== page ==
Students head to Bonn to make their voices heard

Students head to Bonn to make their voices heard

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PUSH Sweden delegates making their voices heard at COP23 in Bonn, Germany this week Photo: Isabelle Tibbelin

A group of students from Lund University representing PUSH Sweden (Platformen där Unga Samarbetar för Hållbarhet), a youth NGO that provides a platform for young adults to work collectively towards a more sustainable future, visit Bonn to do just this.  

COP23, or the twenty-third Conference of the Parties to the United Nations Framework Convention of Climate Change (UNFCCC) is currently taking place in Bonn, Germany. The conference is hosting nations from all over the world who aim to progress the Paris Climate Agreement. A group of PUSH delegates and students from Lund University will be in Bonn for the next two weeks as parties discuss progress and implementation of actions dealing with climate change.

In an interview with Adam Leckius, international coordinator for PUSH Sweden, bachelor’s student in Philosophy, Politics, and Economics at Lund University, and member of UPF Lund, he explains the importance of being able to attend the COP23 conference.

“It is important for us to guard our presence at the conferences by attending, and use our collective voice to raise ambition and provide input into the negotiations and process. Keeping young adults interested and informed is also a top priority,” says Adam Leckius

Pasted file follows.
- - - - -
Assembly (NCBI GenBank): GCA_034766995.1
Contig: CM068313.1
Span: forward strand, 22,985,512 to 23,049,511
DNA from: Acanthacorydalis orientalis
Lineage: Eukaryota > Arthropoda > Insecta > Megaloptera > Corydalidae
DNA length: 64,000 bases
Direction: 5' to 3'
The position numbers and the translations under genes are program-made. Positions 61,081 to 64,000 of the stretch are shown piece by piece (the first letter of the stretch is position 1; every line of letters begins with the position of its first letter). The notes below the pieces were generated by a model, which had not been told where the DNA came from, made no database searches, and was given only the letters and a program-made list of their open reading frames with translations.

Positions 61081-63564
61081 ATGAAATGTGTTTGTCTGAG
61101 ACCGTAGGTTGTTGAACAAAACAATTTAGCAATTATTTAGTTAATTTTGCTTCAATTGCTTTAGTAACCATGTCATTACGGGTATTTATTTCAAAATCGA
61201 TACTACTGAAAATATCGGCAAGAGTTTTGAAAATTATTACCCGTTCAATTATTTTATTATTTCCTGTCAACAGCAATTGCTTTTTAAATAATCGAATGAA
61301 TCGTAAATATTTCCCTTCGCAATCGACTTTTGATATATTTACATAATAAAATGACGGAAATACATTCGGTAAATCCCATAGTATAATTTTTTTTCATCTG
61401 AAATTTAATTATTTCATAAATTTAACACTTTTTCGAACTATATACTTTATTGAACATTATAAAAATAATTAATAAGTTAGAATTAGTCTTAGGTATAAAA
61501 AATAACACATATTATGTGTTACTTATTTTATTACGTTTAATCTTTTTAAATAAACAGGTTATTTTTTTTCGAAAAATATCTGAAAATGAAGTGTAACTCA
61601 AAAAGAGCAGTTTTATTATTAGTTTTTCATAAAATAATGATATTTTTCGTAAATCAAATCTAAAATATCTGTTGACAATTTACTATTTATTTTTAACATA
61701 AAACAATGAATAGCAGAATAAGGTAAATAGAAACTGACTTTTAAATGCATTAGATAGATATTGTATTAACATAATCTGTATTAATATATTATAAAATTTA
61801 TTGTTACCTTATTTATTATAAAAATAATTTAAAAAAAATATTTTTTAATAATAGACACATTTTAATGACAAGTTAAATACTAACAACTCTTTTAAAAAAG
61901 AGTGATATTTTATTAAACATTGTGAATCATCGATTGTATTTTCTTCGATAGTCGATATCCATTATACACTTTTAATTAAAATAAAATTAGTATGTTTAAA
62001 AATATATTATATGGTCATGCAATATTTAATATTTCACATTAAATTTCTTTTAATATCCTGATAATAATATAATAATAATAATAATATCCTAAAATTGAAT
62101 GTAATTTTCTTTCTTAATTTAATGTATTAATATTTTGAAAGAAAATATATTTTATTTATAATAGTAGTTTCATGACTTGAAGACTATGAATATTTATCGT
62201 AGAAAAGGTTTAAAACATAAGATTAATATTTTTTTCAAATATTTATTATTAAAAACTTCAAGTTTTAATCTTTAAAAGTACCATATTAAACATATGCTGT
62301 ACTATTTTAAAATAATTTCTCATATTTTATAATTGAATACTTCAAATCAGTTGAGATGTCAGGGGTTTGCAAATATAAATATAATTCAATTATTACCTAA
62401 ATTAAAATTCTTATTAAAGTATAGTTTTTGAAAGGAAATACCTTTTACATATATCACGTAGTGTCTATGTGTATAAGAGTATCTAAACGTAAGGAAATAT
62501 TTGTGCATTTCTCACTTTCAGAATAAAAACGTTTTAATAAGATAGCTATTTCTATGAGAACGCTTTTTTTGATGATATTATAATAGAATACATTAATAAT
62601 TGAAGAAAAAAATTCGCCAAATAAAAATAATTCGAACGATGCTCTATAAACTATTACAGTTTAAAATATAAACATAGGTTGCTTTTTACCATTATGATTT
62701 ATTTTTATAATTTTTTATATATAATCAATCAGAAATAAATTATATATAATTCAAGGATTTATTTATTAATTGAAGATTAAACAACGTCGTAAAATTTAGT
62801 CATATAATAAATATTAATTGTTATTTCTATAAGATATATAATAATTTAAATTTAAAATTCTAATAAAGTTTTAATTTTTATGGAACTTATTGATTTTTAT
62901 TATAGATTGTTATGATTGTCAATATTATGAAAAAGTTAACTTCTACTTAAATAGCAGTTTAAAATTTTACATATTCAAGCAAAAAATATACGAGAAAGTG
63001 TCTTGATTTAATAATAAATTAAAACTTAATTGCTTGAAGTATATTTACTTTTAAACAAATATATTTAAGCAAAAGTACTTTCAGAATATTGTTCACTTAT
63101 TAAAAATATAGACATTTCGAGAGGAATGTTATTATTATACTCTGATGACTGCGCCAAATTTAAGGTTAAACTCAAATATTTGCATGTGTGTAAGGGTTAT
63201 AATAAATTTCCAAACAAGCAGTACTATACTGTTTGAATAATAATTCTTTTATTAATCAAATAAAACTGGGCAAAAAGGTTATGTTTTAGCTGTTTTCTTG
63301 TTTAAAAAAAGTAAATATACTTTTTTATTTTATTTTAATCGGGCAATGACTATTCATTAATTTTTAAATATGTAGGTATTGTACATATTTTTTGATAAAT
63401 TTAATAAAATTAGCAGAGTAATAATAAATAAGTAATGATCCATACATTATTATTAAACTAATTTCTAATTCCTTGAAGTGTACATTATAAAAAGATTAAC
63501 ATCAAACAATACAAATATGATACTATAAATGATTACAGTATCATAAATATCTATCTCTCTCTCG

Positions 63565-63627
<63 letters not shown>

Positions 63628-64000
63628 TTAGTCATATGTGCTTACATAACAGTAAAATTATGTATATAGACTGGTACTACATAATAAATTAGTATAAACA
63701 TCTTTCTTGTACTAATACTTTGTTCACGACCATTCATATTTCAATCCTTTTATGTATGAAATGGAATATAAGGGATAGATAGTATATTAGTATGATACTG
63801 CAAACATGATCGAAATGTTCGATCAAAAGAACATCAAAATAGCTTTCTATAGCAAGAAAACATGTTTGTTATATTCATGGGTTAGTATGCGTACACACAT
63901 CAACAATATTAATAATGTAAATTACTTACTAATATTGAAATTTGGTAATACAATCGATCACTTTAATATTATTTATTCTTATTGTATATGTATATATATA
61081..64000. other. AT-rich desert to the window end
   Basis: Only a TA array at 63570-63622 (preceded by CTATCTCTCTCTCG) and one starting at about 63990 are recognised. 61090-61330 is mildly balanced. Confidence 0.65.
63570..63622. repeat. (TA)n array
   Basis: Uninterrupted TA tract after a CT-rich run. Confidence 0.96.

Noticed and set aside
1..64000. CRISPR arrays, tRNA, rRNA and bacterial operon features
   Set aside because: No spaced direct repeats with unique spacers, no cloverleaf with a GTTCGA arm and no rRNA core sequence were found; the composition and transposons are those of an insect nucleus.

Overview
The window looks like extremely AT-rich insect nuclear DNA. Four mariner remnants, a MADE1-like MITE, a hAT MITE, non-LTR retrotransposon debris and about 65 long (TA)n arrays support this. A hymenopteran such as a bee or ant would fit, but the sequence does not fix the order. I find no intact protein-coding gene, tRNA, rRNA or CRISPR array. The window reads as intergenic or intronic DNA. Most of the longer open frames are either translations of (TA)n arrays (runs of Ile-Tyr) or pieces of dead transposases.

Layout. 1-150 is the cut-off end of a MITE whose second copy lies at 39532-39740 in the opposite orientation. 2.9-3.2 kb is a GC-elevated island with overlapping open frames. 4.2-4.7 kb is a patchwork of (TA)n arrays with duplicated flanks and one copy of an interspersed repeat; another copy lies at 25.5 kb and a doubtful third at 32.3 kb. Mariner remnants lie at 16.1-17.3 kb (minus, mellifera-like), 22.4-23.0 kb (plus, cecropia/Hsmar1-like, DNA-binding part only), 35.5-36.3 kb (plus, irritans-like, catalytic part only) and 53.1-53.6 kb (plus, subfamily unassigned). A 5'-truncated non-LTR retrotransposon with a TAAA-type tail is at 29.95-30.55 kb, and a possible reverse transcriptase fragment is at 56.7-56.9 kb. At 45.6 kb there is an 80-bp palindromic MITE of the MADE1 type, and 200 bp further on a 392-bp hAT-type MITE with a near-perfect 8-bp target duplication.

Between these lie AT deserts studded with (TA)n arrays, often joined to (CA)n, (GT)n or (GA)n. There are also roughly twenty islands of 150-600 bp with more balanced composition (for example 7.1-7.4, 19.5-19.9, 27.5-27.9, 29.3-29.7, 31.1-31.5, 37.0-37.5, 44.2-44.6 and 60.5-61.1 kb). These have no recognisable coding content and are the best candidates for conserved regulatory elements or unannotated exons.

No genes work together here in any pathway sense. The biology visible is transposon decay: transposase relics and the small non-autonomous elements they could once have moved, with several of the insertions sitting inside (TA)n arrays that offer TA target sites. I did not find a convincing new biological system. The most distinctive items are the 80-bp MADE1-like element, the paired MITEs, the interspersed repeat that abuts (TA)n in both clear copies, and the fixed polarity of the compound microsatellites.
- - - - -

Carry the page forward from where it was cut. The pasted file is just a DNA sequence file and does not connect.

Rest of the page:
Photo: Isabelle Tibbelin

The conference is split up into two zones. The Bula zone will accommodate talks between governments while the other, called the Bonn zone, will host events on climate action (UNFCCC 2017). Fiji holds the presidency for this year’s climate talks and has worked to incorporate their cultural concept of ‘talanoa’, a process of transparent and inclusive dialogue, into the negotiations. It is important to consider how the country leading the negotiations influences the talks, says Adam Leckius.

“Fiji, for example, is likely to focus on how oceans relate to climate and resilience, as well as inspire their talks with a negotiation style called ‘talanoa’,” Adam Leckius continues.

According to Adam Leckius, an interesting aspect to this year’s conference is that it may end up being more technical than political because they are trying to figure out a rulebook and sort out technicalities to make the Paris Agreement possible to implement into real policy.

“The risk is that COP23 will end up being framed as a sort of ‘middle COP,’ presented just as a lead into next year’s dialogue. This is a problem because there is only a short amount of years to fix the problem, and in all political processes it is so important to always be one step ahead,” says Adam Leckius.

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